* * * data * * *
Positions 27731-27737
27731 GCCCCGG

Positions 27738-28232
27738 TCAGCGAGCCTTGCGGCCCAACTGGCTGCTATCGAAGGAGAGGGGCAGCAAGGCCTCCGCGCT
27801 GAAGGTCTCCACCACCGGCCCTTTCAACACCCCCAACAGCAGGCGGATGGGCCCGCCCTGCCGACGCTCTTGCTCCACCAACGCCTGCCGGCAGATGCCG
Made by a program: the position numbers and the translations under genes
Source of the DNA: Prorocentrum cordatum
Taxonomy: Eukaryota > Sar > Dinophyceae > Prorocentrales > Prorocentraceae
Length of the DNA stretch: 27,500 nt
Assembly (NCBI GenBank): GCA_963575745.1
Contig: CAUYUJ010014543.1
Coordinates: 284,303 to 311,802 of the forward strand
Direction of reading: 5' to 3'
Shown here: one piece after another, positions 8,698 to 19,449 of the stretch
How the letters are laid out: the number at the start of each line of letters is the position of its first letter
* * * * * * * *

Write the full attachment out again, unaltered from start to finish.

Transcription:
Positions 27731-27737
27731 GCCCCGG

Positions 27738-28232
27738 TCAGCGAGCCTTGCGGCCCAACTGGCTGCTATCGAAGGAGAGGGGCAGCAAGGCCTCCGCGCT
27801 GAAGGTCTCCACCACCGGCCCTTTCAACACCCCCAACAGCAGGCGGATGGGCCCGCCCTGCCGACGCTCTTGCTCCACCAACGCCTGCCGGCAGATGCCG
Made by a program: the position numbers and the translations under genes
Source of the DNA: Prorocentrum cordatum
Taxonomy: Eukaryota > Sar > Dinophyceae > Prorocentrales > Prorocentraceae
Length of the DNA stretch: 27,500 nt
Assembly (NCBI GenBank): GCA_963575745.1
Contig: CAUYUJ010014543.1
Coordinates: 284,303 to 311,802 of the forward strand
Direction of reading: 5' to 3'
Shown here: one piece after another, positions 8,698 to 19,449 of the stretch
How the letters are laid out: the number at the start of each line of letters is the position of its first letter